Friday, July 24, 2015

Fullbore Friday

Most of your people slaughtered. In front of you is the land of your ancestors, a land you do not know, mostly desert and waste. You are surrounded by large numbers of a well armed enemy on the march. You have the option of going home, or to ride off to war in a cheap copy of an outdated weapon.

Of course, you gather around you fast friends, and head to the sound of rolling tanks.
WWhen Lou Lenart was growing up in a Pennsylvania mining town, he endured beating after beating because he was Jewish.

After he took a Charles Atlas bodybuilding course, he joined the Marines and fought in the Pacific. A few years later, he smuggled warplanes into Israel, helped found the new state’s tiny air force and led an attack on more than 10,000 Egyptian troops who had advanced to a bridge within 16 miles of Israel’s biggest city.

“It was the most important moment of my life, and I was born to be there at that precise moment in history,” he told the Jerusalem Post in 2012. “I was the luckiest man in the world that my destiny brought me to that precise moment to be able to contribute to Israel’s survival.”

Lenart, hailed in Israeli headlines as “the man who saved Tel Aviv,” died Monday at his home in Ra’anana, Israel. He was 94.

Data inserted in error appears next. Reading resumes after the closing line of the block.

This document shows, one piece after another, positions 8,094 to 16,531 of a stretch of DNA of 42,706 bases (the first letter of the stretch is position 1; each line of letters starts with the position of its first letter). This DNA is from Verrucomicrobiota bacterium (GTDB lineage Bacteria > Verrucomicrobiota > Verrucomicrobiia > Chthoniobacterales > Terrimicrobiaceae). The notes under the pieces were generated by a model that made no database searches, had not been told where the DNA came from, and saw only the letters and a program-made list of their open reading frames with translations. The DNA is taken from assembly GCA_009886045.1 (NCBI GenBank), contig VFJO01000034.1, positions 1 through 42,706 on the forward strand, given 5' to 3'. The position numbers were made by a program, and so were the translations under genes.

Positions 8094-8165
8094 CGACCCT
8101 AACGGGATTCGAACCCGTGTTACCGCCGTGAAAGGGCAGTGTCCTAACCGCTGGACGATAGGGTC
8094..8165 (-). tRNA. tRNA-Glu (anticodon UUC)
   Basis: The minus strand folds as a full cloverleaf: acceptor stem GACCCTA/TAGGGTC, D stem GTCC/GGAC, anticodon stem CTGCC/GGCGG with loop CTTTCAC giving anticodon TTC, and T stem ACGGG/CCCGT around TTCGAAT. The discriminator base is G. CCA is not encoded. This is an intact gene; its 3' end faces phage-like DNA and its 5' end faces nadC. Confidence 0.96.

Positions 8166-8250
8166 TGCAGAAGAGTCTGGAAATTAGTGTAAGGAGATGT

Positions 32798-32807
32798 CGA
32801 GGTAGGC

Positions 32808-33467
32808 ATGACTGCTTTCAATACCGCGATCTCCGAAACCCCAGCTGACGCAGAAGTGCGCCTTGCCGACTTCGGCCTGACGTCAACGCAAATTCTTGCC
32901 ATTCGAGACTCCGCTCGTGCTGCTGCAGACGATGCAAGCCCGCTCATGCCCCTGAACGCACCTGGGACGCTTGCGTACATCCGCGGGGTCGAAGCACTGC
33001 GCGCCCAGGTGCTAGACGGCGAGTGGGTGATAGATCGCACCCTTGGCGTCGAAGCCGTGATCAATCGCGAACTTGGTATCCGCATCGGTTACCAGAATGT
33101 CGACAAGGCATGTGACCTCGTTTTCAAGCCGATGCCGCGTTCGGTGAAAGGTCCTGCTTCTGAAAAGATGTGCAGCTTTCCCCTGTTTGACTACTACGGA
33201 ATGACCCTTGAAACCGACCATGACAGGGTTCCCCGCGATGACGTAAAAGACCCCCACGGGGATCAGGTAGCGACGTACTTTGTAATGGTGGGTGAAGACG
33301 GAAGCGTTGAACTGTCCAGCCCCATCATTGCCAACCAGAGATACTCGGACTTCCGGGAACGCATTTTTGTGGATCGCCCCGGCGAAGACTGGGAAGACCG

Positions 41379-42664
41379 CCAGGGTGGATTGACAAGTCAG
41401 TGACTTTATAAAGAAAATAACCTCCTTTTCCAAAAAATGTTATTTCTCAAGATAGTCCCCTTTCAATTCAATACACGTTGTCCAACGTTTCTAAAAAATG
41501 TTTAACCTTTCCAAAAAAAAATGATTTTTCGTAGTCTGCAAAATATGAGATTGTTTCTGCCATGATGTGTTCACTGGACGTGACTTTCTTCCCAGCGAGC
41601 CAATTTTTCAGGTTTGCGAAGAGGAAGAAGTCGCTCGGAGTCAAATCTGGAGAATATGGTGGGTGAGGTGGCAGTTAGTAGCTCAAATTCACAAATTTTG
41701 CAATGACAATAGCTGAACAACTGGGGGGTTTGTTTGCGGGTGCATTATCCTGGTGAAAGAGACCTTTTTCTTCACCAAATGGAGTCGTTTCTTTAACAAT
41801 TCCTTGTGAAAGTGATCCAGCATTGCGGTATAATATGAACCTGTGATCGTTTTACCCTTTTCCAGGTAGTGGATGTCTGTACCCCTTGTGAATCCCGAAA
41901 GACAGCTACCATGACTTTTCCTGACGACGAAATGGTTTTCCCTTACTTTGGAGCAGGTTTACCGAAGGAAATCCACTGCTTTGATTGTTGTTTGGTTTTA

Lenart kept a home in Los Angeles as well as one in Israel. One of the planes he flew as a Marine fighter pilot is on permanent display at the Proud Bird restaurant complex near Los Angeles International airport.

But he is most closely associated with a 40-minute strafing and bombing raid on Egyptian columns that had marched up the Israeli coast from Gaza on May 29, 1948. With tanks and trucks, the troops were stalled at a bridge that had been blown up by Israeli commandos. In another day, they would have rolled into Tel Aviv.

With only a few hours’ notice, Lenart and three other pilots hopped into Czech Avia S-199s — small, rickety planes that had been pieced together with parts from German Messerschmitts, dismantled before being covertly shipped to Israel and reassembled on a makeshift airstrip.

“We had never flown the planes before,” he said. “We didn’t know if they would fly or if the guns would work.”

In fact, Lenart’s guns jammed. One of the planes, piloted by a South African named Eddie Cohen, went down in flames.

“We lost one-fourth of our air force that day,” Lenart later said. “It was like a piece of your heart being broken off.”

But, surprised by the attack, the advancing forces ultimately withdrew. The bridge where they had bogged down is still known as Ad Halom — or “Up to Here.”

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